Ashdown Group: Recruitment Consultant / Account Manager - Surrey / SW London

£40000 per annum + realistic targets: Ashdown Group: A thriving recruitment co...

Day In a Page

The difference between America and Israel? There isn’t one

The difference between America and Israel? There isn’t one

Netanyahu knows he can get away with anything in America, says Robert Fisk
Families clubbing together to build their own affordable accommodation

Do It Yourself approach to securing a new house

Community land trusts marking a new trend for taking the initiative away from developers
Head of WWF UK: We didn’t send Cameron to the Arctic to see green ideas freeze

David Nussbaum: We didn’t send Cameron to the Arctic to see green ideas freeze

The head of WWF UK remains sanguine despite the Government’s failure to live up to its pledges on the environment
Author Kazuo Ishiguro on being inspired by shoot-outs and samurai

Author Kazuo Ishiguro on being inspired by shoot-outs and samurai

Set in a mythologised 5th-century Britain, ‘The Buried Giant’ is a strange beast
With money, corruption and drugs, this monk fears Buddhism in Thailand is a ‘poisoned fruit’

Money, corruption and drugs

The monk who fears Buddhism in Thailand is a ‘poisoned fruit’
America's first slavery museum established at Django Unchained plantation - 150 years after slavery outlawed

150 years after it was outlawed...

... America's first slavery museum is established in Louisiana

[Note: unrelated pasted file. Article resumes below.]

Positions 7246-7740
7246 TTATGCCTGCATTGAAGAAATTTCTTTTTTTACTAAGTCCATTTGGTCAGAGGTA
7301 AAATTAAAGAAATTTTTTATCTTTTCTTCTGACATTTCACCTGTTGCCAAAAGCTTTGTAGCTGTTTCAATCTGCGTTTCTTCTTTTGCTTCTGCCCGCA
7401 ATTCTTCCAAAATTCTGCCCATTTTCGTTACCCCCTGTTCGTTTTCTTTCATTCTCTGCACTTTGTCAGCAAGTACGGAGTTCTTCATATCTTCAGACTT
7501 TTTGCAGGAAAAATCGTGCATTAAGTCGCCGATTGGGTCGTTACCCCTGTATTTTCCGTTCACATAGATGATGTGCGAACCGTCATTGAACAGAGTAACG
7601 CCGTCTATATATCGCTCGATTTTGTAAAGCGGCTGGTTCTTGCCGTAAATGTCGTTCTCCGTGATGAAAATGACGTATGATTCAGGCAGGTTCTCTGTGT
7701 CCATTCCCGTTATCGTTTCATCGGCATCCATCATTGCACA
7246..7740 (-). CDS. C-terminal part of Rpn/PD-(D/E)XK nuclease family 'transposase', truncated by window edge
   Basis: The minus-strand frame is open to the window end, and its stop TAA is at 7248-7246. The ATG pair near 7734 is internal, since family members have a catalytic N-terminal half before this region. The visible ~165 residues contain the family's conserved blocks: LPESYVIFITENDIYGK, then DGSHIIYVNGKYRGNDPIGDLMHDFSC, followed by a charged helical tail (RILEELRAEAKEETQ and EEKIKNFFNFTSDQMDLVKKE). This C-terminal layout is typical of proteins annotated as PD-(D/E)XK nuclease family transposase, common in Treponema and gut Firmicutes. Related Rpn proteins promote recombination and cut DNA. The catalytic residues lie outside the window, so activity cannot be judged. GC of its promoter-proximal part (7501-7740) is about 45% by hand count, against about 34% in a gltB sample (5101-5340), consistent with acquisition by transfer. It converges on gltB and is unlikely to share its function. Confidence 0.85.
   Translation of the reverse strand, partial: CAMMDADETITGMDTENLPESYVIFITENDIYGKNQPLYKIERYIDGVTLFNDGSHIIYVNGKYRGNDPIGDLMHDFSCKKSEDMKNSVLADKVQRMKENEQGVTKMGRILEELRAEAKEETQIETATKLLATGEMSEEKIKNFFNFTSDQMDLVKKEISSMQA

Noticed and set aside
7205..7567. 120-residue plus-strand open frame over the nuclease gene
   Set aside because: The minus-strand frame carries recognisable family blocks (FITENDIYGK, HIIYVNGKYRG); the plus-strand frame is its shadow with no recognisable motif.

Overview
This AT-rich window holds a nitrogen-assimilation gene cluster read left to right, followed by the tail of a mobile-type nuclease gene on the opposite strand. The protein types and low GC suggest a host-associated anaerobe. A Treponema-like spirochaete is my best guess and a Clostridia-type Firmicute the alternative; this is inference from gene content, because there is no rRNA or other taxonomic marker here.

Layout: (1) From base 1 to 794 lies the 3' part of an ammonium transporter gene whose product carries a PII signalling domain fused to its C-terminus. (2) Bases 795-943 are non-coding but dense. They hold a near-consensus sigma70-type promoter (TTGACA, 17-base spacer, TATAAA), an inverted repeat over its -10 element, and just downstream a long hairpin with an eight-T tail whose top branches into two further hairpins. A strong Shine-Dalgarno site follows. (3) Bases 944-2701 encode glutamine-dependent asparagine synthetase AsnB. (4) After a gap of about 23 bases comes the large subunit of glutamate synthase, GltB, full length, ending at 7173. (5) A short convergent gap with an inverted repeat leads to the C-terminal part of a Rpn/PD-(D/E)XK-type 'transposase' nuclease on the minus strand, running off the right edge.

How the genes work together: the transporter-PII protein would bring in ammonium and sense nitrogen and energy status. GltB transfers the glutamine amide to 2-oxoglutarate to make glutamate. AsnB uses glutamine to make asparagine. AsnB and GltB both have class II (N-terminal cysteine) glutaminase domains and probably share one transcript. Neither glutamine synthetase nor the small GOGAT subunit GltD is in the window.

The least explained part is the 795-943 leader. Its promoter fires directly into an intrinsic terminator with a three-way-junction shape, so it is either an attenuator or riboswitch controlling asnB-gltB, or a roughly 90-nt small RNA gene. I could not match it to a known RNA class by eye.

Kelly Clarkson: How I snubbed Simon Cowell and become a Grammy-winning superstar

Kelly Clarkson: How I snubbed Simon Cowell and become a Grammy-winning superstar

The first 'American Idol' winner on how she manages to remain her own woman – Jane Austen fascination and all
Tony Oursler on exploring our uneasy relationship with technology with his new show

You won't believe your eyes

Tony Oursler's new show explores our uneasy relationship with technology. He's one of a growing number of artists with that preoccupation
Ian Herbert: Peter Moores must go. He should never have been brought back to fail again

Moores must go. He should never have been brought back to fail again

The England coach leaves players to find solutions - which makes you wonder where he adds value, says Ian Herbert
War with Isis: Fears that the looming battle for Mosul will unleash 'a million refugees'

The battle for Mosul will unleash 'a million refugees'

Aid agencies prepare for vast exodus following planned Iraqi offensive against the Isis-held city, reports Patrick Cockburn
Yvette Cooper: We can't lose the election. There's too much on the line

Yvette Cooper: We can't lose the election. There's too much on the line

The shadow Home Secretary on fighting radical Islam, protecting children, and why anyone in Labour who's thinking beyond May must 'sort themselves out'
A bad week for the Greens: Leader Natalie Bennett's 'car crash' radio interview is followed by Brighton council's failure to set a budget due to infighting

It's not easy being Green

After a bad week in which its leader had a public meltdown and its only city council couldn't agree on a budget vote, what next for the alternative party? It's over to Caroline Lucas to find out
Gorillas nearly missed: BBC producers didn't want to broadcast Sir David Attenborough's famed Rwandan encounter

Gorillas nearly missed

BBC producers didn't want to broadcast Sir David Attenborough's famed Rwandan encounter
Downton Abbey effect sees impoverished Italian nobles inspired to open their doors to paying guests for up to €650 a night

The Downton Abbey effect

Impoverished Italian nobles are opening their doors to paying guests, inspired by the TV drama
China's wild panda numbers have increased by 17% since 2003, new census reveals

China's wild panda numbers on the up

New census reveals 17% since 2003